Today’s MG Series: Leaf Spot Diseases of Rudbeckia.
Rudbeckia, Black Eyed Susan, is in the Asteraceae family, and their common name is coneflower or black eyed susan.
A beloved cottage and cutting garden staples, with their marvelous blends of gold, orange, reddish, and mahogany petals on daisies up to 6 inches across.
They are a very hardy plant, but are very susceptible to a a few fungal problems.
One fungal problem is powdery mildew can be an issue on the foliage, so avoid overhead watering and don’t crowd the plants. Plants that are “crowed” together prevents air circulation which encourages powdery mildew.
Another fungal problem are the leaf spot diseases of Rudbeckia. It is a very easy to spot the disease, the leafs develop black spots…
It’s ugly!!! This is the enemy to Rudbeckia, Rudbeckia Leaf Spot, (RLS). It is caused by the fungus Septoria and/or Cercospora.
They both begin and causes purplish brown spots on the leaves. At first the leafs veins will keep it restricted, but as the weather heats up and air moisture builds up and stays on the leaves for long periods of time causes the leaf blight to accelerates.
The disease starts slowly on the bottom leaves and you don’t really see it. When it heats up is when you’ll notice it on top of the leaves like the photo above shows. The lower leaves gives the blight a launching pad when the conditions are prime for infecting all the leaves in late July/August.
Even through the fungus (Septoria) is unsightly, the damage is primarily cosmetic, the plant will still flower/bloom. Infected leaves may die a little earlier in the fall than uninfected leaves.
It is important to remove the infected leaves, the plant itself will flower as normal, it just looks funny with fewer or no leaves.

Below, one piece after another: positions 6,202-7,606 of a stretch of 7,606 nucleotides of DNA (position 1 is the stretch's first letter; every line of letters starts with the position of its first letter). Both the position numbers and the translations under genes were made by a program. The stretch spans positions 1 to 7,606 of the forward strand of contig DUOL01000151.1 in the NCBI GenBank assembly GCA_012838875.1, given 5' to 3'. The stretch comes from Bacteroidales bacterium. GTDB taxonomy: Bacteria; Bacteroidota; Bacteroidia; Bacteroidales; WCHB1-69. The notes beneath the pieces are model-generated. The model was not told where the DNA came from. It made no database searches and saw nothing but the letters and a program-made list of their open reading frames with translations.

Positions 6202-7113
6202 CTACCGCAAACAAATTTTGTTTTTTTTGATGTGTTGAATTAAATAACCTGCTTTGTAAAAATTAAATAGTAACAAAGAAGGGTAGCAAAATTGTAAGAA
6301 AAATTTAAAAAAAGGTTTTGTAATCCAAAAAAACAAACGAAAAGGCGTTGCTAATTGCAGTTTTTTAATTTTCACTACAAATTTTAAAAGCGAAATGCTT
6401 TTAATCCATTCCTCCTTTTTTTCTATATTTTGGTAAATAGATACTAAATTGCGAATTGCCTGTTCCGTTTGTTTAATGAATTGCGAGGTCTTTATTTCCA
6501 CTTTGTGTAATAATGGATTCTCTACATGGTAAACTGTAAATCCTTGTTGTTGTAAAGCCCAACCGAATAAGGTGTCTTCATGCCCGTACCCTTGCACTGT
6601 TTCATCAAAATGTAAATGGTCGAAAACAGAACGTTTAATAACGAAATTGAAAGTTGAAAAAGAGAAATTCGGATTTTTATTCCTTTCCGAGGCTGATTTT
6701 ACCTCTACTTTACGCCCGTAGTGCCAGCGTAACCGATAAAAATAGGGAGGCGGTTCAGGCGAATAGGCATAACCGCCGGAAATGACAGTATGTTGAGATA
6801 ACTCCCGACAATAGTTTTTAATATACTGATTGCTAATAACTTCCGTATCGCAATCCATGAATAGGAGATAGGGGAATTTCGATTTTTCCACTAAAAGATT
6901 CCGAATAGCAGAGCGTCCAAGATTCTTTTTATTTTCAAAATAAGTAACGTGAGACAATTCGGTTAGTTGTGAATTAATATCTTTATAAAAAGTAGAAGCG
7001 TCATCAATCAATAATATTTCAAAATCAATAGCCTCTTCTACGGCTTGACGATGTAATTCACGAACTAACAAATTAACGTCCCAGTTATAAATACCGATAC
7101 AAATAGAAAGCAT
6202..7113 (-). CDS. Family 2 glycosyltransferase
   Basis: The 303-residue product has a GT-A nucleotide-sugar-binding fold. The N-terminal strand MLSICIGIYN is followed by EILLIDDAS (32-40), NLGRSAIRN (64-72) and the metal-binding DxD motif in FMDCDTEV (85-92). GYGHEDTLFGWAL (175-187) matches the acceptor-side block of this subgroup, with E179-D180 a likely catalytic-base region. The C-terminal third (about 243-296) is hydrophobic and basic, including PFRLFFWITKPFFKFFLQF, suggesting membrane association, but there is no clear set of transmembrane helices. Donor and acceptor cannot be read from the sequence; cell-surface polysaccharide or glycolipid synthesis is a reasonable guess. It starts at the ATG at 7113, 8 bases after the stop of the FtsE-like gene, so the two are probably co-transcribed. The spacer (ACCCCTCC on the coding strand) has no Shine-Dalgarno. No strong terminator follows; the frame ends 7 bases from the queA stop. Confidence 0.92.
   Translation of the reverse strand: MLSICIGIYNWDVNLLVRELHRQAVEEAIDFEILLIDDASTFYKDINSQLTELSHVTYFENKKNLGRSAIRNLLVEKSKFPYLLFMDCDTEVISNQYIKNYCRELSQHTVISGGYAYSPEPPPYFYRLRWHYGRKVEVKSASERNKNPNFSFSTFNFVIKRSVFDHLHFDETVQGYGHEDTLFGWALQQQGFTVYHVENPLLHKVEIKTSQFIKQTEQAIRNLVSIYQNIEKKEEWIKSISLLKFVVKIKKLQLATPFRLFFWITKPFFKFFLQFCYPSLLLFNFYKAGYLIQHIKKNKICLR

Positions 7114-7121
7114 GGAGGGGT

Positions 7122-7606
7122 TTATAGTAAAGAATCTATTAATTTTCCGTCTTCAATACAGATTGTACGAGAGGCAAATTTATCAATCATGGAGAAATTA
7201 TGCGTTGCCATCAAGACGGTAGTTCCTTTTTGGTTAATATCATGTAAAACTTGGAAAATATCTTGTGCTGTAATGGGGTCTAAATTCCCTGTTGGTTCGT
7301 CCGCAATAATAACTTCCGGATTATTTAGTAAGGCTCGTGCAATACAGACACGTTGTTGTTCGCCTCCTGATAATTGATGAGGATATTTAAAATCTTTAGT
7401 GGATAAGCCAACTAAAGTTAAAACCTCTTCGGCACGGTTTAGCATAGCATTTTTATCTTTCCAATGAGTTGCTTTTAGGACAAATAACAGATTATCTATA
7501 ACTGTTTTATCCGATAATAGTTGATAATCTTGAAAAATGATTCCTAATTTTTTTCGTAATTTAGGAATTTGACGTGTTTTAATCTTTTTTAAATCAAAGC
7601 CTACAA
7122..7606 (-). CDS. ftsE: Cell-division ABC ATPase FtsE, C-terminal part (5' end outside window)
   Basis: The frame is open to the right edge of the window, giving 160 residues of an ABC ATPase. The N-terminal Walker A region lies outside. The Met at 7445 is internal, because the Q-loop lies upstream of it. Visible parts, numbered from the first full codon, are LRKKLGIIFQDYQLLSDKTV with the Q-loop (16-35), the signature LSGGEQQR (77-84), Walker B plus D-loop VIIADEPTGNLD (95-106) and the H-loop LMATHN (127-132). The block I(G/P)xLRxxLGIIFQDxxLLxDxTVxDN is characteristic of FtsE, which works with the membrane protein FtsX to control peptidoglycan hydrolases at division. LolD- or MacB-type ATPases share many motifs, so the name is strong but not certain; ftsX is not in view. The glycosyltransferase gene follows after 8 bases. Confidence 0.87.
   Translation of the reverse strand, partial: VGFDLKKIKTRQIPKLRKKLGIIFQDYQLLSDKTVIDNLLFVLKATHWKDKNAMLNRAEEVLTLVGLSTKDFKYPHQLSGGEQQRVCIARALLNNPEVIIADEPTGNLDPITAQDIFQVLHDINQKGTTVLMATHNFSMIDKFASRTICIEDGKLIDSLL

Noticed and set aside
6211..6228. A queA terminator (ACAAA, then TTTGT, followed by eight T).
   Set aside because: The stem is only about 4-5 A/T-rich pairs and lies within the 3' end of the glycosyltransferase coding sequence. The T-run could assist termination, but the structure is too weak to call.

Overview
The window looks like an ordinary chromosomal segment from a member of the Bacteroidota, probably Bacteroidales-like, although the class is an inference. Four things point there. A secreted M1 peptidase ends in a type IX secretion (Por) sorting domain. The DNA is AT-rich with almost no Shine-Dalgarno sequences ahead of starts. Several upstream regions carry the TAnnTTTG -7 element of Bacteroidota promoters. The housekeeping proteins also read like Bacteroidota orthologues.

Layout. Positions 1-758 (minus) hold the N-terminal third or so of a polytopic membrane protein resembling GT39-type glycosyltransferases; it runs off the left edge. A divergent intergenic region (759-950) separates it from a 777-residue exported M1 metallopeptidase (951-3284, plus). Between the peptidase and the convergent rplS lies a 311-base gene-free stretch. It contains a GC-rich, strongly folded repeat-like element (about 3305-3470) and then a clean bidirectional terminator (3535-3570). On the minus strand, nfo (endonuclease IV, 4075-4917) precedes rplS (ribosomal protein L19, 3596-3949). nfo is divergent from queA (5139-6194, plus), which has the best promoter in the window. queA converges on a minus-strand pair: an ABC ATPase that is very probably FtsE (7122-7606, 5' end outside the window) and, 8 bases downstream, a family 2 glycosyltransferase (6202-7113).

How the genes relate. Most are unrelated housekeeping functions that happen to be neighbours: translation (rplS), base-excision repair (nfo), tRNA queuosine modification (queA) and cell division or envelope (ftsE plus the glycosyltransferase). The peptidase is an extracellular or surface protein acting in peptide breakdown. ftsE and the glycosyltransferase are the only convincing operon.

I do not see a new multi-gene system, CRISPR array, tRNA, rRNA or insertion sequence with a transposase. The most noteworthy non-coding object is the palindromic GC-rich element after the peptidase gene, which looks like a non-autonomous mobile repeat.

How Does It Get The Fungus?
The fungus overwinters in infected plant residue. Spores are produced in late spring and early summer, causing leaf spots on the lower leaves. As the season progresses, lesions develop on upper leaves as well. The spores of the fungus are dispersed by splashing water (either irrigation or rainfall), and can cause lesions throughout the growing season. Like most fungal leaf spot diseases, the spores require moisture to germinate and cause infection.
What Can We Do About It?
One could use a general-purpose garden fungicide may help reduce the spread of the disease, but these chemicals are protectants and do not cure infected leaves. Application in early to mid June may help reduce initial infection, and result in a slower onset of disease symptoms.
I don’t like to use chemicals, so it’s important to remove the infected leaves at the end of the growing season to reduce the amount of spores available the following year. Proper plant spacing will increase air circulation around the foliage and allow leaves to dry off quickly after dew or rainfall events.
Avoid overhead irrigation, which will promote leaf wetness and also splash spores from plant to plant.
We want our Rudbeckia to look like Black Eyed Susan’s, NOT Black Leaf Susan’s!